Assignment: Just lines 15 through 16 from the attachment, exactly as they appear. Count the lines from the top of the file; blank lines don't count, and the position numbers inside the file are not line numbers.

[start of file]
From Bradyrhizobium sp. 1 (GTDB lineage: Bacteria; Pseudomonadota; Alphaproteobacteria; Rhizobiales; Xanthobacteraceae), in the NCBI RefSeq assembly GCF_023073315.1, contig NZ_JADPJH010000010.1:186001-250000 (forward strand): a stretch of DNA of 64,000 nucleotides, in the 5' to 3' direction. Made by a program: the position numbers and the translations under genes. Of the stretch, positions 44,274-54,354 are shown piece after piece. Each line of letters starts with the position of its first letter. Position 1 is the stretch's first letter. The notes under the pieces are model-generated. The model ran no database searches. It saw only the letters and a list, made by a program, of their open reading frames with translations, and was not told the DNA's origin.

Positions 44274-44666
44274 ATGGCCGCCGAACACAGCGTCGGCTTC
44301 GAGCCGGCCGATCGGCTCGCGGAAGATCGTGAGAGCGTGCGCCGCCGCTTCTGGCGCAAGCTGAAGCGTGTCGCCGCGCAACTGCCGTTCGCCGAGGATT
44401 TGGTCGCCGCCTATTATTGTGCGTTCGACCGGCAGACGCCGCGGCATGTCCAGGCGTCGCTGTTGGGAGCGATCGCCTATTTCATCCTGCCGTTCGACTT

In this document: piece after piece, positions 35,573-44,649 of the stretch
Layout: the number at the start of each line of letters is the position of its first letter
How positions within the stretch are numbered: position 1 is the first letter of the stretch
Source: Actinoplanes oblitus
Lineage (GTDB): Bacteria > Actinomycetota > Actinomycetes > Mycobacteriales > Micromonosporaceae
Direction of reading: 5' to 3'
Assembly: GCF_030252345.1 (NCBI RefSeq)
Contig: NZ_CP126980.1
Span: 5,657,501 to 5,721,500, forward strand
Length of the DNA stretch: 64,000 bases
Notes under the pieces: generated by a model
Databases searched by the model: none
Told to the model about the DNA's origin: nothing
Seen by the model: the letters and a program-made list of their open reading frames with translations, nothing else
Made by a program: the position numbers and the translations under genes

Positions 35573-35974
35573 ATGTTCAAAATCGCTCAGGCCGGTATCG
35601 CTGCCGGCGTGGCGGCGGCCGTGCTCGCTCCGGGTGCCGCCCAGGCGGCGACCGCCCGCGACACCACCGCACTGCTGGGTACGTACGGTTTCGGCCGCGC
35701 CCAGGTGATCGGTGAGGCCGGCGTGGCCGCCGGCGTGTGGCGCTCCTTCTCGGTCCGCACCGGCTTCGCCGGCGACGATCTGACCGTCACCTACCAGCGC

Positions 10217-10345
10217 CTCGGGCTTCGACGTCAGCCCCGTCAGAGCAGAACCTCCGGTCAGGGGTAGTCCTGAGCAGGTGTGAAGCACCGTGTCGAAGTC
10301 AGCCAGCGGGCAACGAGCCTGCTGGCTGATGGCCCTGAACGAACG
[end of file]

Length of the DNA stretch: 64,000 bases
Notes under the pieces: generated by a model